Most people encounter William Gadsby through singing the small number of his hymns that are still in general use. In Strict Baptist circles his name continues to be held in high esteem for his work as a preacher, for his hymn book, and as founder of the Gospel Standard magazine.
Although Gadsby is perhaps not so well known as many others of his time, Ian Shaw reveals him to be a unique but clear, earnest preacher who had the gospel at the centre of all he did. His ministry was shaped by his own poverty as a child, and he was able to touch people of all social backgrounds, preaching and ministering extensively to those both inside and outside the church. Yet his desire above all was to point people to Christ and he humbly did that, earning him the apt title of ‘The Apostle of the North’.
‘For most evangelical Christians, William Gadsby is known, if at all, for a few particular hymns, notably: “O what matchless condescension” and “Immortal honours rest on Jesus’ head”. Ian Shaw has set this significant Strict Baptist preacher in his context of the industrial north during the tragic and turbulent years of social unrest in the early nineteenth century. Gadsby’s thriving congregation in the very heart of Manchester’s poverty and squalor, his vigorous voice against injustice, and his passion for the “free grace” of the gospel meant that across the north of England his name was so well known and respected that the Manchester Times wished him a speedy recovery after an accident. Gadsby’s theological convictions, political courage and social commitment are vividly told and reveal him as far more than the author of a few Strict Baptist hymns. This is a book every Baptist should read — strict or not.’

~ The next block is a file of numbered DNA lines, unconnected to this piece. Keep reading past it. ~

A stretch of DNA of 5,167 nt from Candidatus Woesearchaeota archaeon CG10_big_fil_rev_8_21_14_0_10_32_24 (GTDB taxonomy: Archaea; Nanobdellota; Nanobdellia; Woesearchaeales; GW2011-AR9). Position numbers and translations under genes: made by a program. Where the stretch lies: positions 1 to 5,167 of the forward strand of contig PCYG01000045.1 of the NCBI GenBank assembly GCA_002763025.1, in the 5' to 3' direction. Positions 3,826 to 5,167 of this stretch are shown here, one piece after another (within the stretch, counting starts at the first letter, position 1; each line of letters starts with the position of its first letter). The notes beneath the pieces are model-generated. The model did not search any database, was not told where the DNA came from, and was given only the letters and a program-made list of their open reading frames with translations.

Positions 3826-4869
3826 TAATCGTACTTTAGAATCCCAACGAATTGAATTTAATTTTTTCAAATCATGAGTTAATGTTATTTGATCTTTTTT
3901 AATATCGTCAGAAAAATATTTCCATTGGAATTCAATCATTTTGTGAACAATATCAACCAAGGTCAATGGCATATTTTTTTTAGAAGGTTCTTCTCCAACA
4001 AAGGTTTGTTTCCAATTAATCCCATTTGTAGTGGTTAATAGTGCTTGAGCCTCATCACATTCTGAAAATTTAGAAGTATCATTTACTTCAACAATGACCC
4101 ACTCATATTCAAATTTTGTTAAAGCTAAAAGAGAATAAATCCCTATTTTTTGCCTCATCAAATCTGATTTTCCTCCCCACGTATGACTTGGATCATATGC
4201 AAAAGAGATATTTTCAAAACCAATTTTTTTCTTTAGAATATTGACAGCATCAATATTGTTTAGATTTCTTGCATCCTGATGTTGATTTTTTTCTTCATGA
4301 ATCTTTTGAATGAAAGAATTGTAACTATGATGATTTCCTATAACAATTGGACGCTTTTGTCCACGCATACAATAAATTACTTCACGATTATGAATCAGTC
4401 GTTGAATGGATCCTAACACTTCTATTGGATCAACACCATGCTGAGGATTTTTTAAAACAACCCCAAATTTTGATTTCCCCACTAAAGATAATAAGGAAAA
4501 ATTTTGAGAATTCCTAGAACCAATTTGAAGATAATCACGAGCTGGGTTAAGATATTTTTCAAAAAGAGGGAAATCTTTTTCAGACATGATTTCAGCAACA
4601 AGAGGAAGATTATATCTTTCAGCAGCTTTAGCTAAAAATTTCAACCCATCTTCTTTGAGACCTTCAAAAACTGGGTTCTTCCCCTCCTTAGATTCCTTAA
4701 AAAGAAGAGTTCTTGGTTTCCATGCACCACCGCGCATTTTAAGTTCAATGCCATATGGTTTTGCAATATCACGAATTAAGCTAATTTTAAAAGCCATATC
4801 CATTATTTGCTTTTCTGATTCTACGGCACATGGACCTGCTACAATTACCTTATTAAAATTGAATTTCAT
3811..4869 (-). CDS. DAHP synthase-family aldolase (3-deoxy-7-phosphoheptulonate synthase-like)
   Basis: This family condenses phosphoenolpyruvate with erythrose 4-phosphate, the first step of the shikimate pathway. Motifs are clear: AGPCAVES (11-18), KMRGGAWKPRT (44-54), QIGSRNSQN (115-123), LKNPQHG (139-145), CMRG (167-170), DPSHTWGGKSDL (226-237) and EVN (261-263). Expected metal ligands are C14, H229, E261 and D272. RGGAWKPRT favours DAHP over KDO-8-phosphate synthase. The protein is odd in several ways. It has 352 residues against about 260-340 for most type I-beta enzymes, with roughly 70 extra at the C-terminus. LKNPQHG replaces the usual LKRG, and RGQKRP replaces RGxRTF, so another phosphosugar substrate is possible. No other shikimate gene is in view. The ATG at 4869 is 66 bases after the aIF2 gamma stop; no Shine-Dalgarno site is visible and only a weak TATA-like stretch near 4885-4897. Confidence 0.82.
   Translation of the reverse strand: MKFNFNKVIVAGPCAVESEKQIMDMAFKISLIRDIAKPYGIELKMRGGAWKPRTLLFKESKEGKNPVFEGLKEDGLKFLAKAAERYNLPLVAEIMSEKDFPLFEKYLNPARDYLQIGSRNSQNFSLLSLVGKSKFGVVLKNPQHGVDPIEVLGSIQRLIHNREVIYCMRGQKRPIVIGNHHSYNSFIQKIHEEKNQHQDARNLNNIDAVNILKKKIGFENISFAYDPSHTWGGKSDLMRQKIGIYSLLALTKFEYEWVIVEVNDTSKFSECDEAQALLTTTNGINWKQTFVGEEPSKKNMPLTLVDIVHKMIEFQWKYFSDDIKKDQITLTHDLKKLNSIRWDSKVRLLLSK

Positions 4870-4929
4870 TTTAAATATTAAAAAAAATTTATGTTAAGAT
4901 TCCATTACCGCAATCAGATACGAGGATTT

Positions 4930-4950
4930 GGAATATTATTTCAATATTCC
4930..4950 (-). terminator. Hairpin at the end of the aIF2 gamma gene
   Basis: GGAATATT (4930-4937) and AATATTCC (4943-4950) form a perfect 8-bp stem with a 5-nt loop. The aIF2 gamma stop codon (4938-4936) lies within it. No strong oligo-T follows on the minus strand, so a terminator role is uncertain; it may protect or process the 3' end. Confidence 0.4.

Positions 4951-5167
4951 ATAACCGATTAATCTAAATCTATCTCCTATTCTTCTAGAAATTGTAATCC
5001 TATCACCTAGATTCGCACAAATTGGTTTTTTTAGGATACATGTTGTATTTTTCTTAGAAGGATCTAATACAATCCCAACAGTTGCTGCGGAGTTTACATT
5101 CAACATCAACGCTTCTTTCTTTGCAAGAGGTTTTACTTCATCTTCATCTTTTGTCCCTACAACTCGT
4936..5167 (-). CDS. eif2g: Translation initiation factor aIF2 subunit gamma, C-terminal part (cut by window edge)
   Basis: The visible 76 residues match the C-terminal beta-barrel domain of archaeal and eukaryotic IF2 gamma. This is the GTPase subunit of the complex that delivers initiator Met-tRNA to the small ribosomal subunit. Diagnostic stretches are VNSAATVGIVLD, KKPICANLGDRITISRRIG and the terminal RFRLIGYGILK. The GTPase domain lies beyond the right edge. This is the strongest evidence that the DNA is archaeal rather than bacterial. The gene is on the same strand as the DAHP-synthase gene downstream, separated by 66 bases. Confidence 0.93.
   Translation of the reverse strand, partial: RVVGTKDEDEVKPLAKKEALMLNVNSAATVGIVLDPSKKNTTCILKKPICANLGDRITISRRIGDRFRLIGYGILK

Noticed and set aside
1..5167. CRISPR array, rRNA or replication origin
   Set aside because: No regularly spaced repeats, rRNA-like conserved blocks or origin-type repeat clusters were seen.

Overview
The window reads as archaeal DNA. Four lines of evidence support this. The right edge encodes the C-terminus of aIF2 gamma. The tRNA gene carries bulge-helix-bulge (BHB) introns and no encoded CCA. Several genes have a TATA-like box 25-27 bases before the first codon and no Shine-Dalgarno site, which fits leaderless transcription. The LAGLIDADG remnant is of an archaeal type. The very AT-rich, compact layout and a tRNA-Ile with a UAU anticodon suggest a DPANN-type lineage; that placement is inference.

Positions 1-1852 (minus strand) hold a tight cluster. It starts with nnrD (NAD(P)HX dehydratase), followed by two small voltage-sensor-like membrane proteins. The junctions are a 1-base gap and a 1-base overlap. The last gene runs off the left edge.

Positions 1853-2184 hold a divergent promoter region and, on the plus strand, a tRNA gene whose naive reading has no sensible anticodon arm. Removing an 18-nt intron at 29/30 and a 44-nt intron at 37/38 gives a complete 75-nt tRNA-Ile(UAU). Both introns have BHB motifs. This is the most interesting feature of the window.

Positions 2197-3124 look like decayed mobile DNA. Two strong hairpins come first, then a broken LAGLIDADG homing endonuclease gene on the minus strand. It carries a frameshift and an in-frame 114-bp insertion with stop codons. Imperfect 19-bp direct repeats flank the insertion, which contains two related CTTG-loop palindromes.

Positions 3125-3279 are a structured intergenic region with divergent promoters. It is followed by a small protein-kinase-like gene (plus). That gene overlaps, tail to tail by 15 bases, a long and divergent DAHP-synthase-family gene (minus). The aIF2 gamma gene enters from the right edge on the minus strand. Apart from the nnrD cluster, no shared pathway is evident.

Brian Edwards author, lecturer and preacher
‘This brief treatment of the life and labours of William Gadsby manages to be both frank and fair, highlighting the strengths of Gadsby’s ministry without neglecting the contentions and weaknesses, stirring us by the former and warning us by the latter. Pastors and preachers wrestling with the opportunities and demands of ministry in our day — especially in cities — would be well served carefully to consider and learn from the example of this earnest man.’
Jeremy Walker co-pastor of Maidenbower BC, Crawley
Dr Ian J. Shaw served as a pastor, before undertaking a PhD in Church History at the University of Manchester. He then lectured in Church History at International Christian College, Glasgow, and is currently Director of the Langham Scholarship Programme in the UK, which supports the training of Christian leaders from the Developing World.